In Psalm 89 the author, as used by God, speaks of David; and what he writes about him, as a child of God, is very beautiful. He begins the Psalm by declaring that he will sing of God's mercies and faithfulness. Yesterday we noted that he wrote that they who hear the joyful sound are blessed. In verse 28 he writes of that blessedness: "My mercy will I keep for him for evermore, and my covenant shall stand fast with him." Plainly he is speaking here of David, whom he had mentioned in verse 20.
Take hold of this wonderful truth. It is true not only for David, but for every elect child of God. God's mercy will be kept for everyone for whom Christ died. He does not say that God will keep His mercy from us, but keep it for us. "From" is quite different from "for." He will never, no never, keep His mercy from us, but ever and forever deal with us in that mercy.
It may at times look as though God withdrew His mercy, or forgot what He promised. Diseases and bereavements, afflictions and miseries, may cause us to question His mercy. But, as Paul wrote in II Corinthians 4:17 , "Our light affliction, which is but for a moment, worketh for us a far more exceeding and eternal weight of glory." This is true because His mercy faileth never.
When presently the Antichrist is here, and we cannot buy or sell, and thus will have no food, and so will begin to starve to death because we will not take the mark of the beast on our right hand or forehead, remember that God's mercy will be kept upon us forever. His covenant stands, and no one can make Him change the smallest part of its promise.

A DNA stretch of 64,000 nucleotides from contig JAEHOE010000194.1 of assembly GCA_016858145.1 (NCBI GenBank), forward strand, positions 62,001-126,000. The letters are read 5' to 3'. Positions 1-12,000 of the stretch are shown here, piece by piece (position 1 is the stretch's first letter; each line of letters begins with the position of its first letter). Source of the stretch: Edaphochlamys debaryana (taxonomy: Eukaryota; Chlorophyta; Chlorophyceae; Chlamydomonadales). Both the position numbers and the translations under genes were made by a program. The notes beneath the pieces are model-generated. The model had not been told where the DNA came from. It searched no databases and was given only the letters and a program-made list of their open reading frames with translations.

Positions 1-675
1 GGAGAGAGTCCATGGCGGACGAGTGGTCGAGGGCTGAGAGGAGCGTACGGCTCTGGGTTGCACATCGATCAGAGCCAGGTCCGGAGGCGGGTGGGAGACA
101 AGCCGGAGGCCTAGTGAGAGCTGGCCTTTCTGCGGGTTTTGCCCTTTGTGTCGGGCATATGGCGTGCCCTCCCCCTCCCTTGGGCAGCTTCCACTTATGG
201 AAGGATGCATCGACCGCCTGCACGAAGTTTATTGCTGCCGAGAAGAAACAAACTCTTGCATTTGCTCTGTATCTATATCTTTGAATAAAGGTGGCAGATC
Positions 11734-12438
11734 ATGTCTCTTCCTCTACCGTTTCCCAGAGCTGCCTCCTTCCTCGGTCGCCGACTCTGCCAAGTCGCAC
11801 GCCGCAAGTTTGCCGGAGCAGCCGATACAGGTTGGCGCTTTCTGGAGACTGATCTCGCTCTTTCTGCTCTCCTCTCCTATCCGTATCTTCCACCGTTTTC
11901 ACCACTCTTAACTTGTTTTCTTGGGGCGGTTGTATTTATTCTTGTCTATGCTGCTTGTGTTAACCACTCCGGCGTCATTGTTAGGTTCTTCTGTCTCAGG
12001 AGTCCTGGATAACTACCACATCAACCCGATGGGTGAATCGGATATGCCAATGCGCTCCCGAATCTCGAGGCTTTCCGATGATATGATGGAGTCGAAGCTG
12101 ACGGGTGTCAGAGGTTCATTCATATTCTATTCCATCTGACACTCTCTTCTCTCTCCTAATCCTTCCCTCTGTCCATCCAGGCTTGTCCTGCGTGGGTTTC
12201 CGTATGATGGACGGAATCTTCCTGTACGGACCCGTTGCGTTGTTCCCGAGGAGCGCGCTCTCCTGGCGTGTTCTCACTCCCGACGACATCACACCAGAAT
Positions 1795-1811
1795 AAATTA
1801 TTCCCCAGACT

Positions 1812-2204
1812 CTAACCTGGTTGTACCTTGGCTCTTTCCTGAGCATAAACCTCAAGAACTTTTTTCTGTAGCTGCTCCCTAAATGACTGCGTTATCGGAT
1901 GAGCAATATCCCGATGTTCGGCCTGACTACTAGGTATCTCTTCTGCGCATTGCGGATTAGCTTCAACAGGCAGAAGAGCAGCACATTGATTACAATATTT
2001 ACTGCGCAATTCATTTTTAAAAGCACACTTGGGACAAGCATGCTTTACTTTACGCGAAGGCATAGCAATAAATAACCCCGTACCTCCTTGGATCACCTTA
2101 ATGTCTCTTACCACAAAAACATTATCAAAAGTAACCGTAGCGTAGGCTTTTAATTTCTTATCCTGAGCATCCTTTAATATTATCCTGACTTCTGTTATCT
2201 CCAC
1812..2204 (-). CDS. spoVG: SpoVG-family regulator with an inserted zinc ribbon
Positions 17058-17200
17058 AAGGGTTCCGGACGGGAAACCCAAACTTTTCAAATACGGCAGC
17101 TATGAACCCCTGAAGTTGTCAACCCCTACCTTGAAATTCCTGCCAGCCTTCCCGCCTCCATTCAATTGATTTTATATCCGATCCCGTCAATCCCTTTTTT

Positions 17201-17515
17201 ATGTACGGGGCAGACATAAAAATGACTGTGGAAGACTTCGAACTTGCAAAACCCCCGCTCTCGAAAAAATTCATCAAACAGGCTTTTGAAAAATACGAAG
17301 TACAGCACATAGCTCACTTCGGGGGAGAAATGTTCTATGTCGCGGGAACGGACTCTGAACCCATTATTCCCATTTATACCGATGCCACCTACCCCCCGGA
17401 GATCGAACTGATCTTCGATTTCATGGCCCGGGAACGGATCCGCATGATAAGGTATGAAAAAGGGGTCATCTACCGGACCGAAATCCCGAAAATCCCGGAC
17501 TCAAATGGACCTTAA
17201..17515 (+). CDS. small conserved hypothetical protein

His Son suffered terrible agony on His cross; but it brought us heavenly blessedness. Even as we do not question God's mercy when we see His Son on the cross for our salvation, we should not question it when He sends us the afflictions that work for us that far more exceeding glory.
Read: Psalm 136
Quote for Reflection:
If edification of the church proceeds from Christ alone, he has surely a right to prescribe in what manner it shall be edified. But Paul expressly states, that, according to the command of Christ, no real union or perfection is attained, but by the outward preaching. We must allow ourselves to be ruled and taught by men. This is the universal rule, which extends equally to the highest and to the lowest. The church is the common mother of all the godly, which bears, nourishes, and brings up children to God, kings and peasants alike; and this is done by the ministry. Those who neglect or despise this order choose to be wiser than Christ. Woe to the pride of such men! It is, no doubt, a thing in itself possible that divine influence alone should make us perfect without human assistance. But the present inquiry is not what the power of God can accomplish, but what is the will of God and the appointment of Christ. In employing human instruments for accomplishing their salvation, God has conferred on men no ordinary favor. Nor can any exercise be found better adapted to promote unity than to gather around the common doctrine — the standard of our General.
— John Calvin, on Ephesians 4:12